Before a large-scale implementation of the new system could begin, the Lynx switches and Wolverine Ethernet Extenders were tested at some of the less critical road junctions. To assess the Westermo MRD 4G cellular routers, a mobile test system was constructed and taken to popular parts of Amsterdam during King’s day, the annual Dutch national holiday and busiest day of the year. Despite the huge crowds swamping the mobile masts, the routers delivered excellent performance.

“Having met our required standards during testing, the Westermo devices were deployed extensively throughout the city and are now providing the data communications for several major traffic control systems. Over 1300 pieces of equipment are currently connected via the new network and with the traffic control systems being constantly upgraded this figure continues to grow.”

Westermo offers a broad range of products suitable for traffic control applications, which has helped us to meet all of our needs for this project. We have found the technology to be robust and reliable. The devices consume very low power, which means they generate little heat. This is important, as the switches are often installed in cramped, unventilated cabinets with other electronics that can be damaged if they get too hot.

“The Westermo Lynx switch is very versatile, offering an array of smart features and network connections. For example, the SFP option gave us the ability to easily switch between copper and fiber wiring, while the serial port enabled connection to legacy traffic light systems. The option to perform text-based configuration from a console port has supported our need for fine granular control and rapid mass deployment of devices. Every device received a consistent configuration, but we had the flexibility to adjust the configuration of specific devices, where required. This functionality has enabled us to install all the devices in a little over 12 months. This helped us to make significant savings because the costly leased lines to the datacenter could be terminated sooner.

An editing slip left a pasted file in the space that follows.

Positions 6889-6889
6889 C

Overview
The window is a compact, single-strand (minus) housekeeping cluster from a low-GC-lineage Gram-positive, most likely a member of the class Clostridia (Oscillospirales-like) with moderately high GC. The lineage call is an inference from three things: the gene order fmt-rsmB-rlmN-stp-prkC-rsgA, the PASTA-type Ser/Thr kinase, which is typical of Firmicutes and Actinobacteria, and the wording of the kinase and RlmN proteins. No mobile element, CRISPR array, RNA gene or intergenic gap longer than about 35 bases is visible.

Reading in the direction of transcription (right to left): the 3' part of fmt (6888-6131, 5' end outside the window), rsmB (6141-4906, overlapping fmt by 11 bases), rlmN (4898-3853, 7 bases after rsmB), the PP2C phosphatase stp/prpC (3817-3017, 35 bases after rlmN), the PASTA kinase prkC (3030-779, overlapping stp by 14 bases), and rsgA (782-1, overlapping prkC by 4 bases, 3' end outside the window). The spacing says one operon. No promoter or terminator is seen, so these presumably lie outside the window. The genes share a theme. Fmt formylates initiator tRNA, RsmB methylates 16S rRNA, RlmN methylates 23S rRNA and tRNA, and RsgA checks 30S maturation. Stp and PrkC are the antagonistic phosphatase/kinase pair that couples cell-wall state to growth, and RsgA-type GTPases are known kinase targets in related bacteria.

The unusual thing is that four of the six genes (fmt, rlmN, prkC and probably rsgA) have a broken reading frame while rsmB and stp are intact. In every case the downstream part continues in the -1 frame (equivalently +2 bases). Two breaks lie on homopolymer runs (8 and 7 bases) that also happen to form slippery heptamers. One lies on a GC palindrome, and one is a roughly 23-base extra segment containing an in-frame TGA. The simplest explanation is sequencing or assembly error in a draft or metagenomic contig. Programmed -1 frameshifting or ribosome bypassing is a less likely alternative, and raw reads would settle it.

Network capability
“While we were installing the new network, we needed to retain the old system and move the functionality across gradually. However, with the cost of maintaining the old leased line copper network was so high, we wanted the new network to be very simple and fast to implement. We started with a classic layer-2 approach, consisting of an MRD router and up to six Lynx switches or Line Extenders connected to it. Every Traffic Light Controller was then connected to a Line Extender or switch, depending on the existing cabling in place.

However, because it is difficult, time consuming and costly to install and maintain a data network of this size within a city such as Amsterdam, we knew the new network would eventually have to be able to support more than just the traffic light systems. In fact, it must support camera surveillance, traffic information systems, automatic number plate recognition camera and even public lighting systems. Critically, these other applications must be isolated from each other for security purposes, while changes or additions to the network must also be simple to achieve.

“Efficient use of the cable infrastructure is therefore critical, which is why we selected switches with layer 3 functionality at the start of the project. This enabled us to create a layer-3 network design. A clever combination of OSPF routing, local firewalling and layer-2 and layer-3 features has yielded a very flexible, secure and redundant gateway network design. The network is now sufficiently resilient to withstand common issues, such as cable damage and power outages.

“Using the Westermo Redfox switches, we will soon couple our updated network to the fiber optic rings used to control the city’s metro lines. This will provide fully redundant gigabit connections to our datacenter for many of our surveillance cameras and traffic systems.